Walking by the Quad or the Student Fitness Center, you will have seen encouraging quotes like “you make today better,” “you matter,” chalked on the sidewalks. This is a mental health awareness effort of physical education major, Emily Yacko.
“Last summer on June 29, 2018, I lost my cousin, Molly, to suicide,” said Yacko. “She was only one month older than me, so we were really close, and she was my best friend. I started advocating for mental health after that, not only because I didn’t want another family to feel like we did after losing a loved one, but more importantly because I don’t want anyone else to feel like their life isn’t worth living.”
Exactly one year after losing her cousin, Yacko organized her first Run Today for Tomorrow, a 5K walk/run to raise money for the American Foundation for Suicide Prevention (AFSP). Her goal was to bring a ray of hope and help to a community affected by suicide. “Run Today for Tomorrow was created to help show everyone that tomorrow has so much potential for great things to happen and tomorrow needs them here to see it,” she said.
Yacko set a goal of 100 registrants which was surpassed as 350 registrants showed up for the run. Yacko raised $17,757 for AFSP. At the race, resources were provided for people who needed help- a counseling company was present, each participant received a beaded empowering bracelet. “Each color bracelet resembled something different for why you were attending the 5K. For example, orange represented loss of a child, pink represented loss of a sibling, green represented personal struggles, and so on.” Yacko said the essence of this was to encourage people by letting them know they were not alone in their struggles, as participants with specific colors could identify with one another. Yacko, with the help of her friends, also lined the route in inspirational signs for people to read as the ran by. First responders—two policemen, four firemen, one nurse and one Ottawa River Rescue member—also ran in their full uniforms to show the significant impact suicide and mental health had on first responders.
Alongside other AFSP advocates, Yacko has also traveled to Springfield to share her story and discuss important bills that promote mental health and suicide awareness. To kick off National Suicide Awareness month in September, Yacko participated in the “Let’s Chalk About Mental Health,” an annual event created by mental health advocates globally. “I wanted to bring the event to ISU because I know how hard of a transition it is from living at home to moving to school away from your family. It is so easy for students to get lost in all these changes happening and to feel alone. We spent 4 hours covering the quad on August 31, even having a few people passing by stop to add their own inspiration,” Yacko said.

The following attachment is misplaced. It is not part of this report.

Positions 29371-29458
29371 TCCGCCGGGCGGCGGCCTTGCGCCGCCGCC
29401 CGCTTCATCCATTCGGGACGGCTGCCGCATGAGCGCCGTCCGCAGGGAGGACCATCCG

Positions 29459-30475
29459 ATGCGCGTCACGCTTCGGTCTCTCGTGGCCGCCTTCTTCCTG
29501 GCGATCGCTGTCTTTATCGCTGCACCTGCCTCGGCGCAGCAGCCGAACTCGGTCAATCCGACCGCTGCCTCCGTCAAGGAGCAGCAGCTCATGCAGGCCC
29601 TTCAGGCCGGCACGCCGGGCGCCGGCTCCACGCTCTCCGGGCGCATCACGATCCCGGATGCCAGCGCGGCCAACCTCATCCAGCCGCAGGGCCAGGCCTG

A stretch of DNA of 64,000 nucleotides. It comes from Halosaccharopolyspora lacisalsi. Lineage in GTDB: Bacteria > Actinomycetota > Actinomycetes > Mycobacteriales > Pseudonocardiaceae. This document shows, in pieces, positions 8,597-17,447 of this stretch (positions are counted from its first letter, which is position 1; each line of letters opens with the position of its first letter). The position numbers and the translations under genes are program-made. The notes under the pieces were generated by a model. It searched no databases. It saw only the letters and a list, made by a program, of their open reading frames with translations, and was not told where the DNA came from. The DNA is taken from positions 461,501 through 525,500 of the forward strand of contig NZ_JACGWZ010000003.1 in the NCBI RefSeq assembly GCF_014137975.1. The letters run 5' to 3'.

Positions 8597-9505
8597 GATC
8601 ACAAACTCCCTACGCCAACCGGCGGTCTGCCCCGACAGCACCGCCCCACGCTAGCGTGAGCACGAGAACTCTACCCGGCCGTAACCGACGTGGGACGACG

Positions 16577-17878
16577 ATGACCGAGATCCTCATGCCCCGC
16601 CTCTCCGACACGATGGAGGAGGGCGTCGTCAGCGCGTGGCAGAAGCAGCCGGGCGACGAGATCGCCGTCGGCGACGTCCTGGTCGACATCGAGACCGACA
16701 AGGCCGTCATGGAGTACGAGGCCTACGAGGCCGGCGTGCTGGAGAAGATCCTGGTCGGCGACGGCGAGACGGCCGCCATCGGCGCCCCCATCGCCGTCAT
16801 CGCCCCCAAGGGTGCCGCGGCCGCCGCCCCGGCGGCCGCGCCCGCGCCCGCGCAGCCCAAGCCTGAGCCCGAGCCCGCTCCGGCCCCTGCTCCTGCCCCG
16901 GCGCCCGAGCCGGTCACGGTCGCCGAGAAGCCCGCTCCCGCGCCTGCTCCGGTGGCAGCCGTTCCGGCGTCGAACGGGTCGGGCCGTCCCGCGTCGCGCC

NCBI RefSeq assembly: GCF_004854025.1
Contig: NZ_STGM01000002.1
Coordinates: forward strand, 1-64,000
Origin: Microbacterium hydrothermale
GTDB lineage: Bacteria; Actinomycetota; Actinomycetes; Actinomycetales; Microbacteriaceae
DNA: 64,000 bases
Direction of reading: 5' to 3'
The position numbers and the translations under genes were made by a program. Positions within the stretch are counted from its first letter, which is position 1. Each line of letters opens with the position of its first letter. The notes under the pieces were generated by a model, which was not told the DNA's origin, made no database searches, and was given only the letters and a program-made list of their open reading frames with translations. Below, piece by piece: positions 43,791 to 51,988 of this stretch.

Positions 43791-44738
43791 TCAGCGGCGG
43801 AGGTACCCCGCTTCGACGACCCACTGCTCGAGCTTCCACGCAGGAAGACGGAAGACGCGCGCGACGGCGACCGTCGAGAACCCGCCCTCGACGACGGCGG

Another mental health advocate, School of Kinesiology and Recreation Professor Rachel Smith, is using her personal experience to create awareness for mental health. After losing her father to suicide in 2007, she has incorporated mental health screenings into her coursework and connects struggling students with the resources they need. She shared her personal story at the “Why We Walk Walk” which raised over $18,000 for AFSP. Addressing her involvement in the walk, Smith says “My friend Susan lost her son to suicide and began the walk in Macomb. She knew my father had died as well and knew I shared openly in class about mental health and asked me to speak.”
Smith is committed to creating a safe space on campus for students. Focusing on anxiety and depression, Smith organizes a depression screening as part of her inclusive and therapeutic recreation classes. “The students are learning how to use these techniques as future recreational therapists, but it helps them with personal experience and apply the learnings to their own lives,” Smith said. In the age of perfect selfies, fancy vacations and happy announcements, Smith wants people to understand that “life- between birth and death, is full of good but is also full of bad, hurts, disappointment, loss and grief, bad hair cuts, coffee stains, speeding tickets, breakups and ugly selfies. And this too we must share.” Smith is empowering others to live their truth by sharing the story of losing her dad to suicide and how she has navigated the journey of losing a loved one.
“Suicide is a permanent solution to a temporary problem,” Smith said, shared steps every one of us can take to protect our mental health. First, she advises it is important to recognize the lies that everyone has a perfect life, and is always happy and that you can’t talk about anything other than perfection. Secondly, replace the lie with a truth every time it pops into your head. The world is a scary place sometimes, but it won’t always be this way. Thirdly, share the truth and your stories about your ups and downs in life. Talk to someone and if you don’t know who to tell or what to say, text TALK to 741741 to chat with a trained crisis counselor from the Crisis Text Line for free, 24/7.
Yacko believes it’s important to keep talking about mental health. “It is important to have these conversations and show others that it is okay to receive help. If we don’t talk about it, those who struggle with mental health believe they are the only ones going through this and won’t reach out to get the help they need.” Yacko believes it is important to always be kind to others even when they seem happy as her friend took her own life hours after smiling wide in a photo together. Show gratitude to people and finally, engage in mental health awareness events in your community.
If you ever need to talk to someone or know someone who needs help. Illinois State has a number of resources that we encourage you to visit here.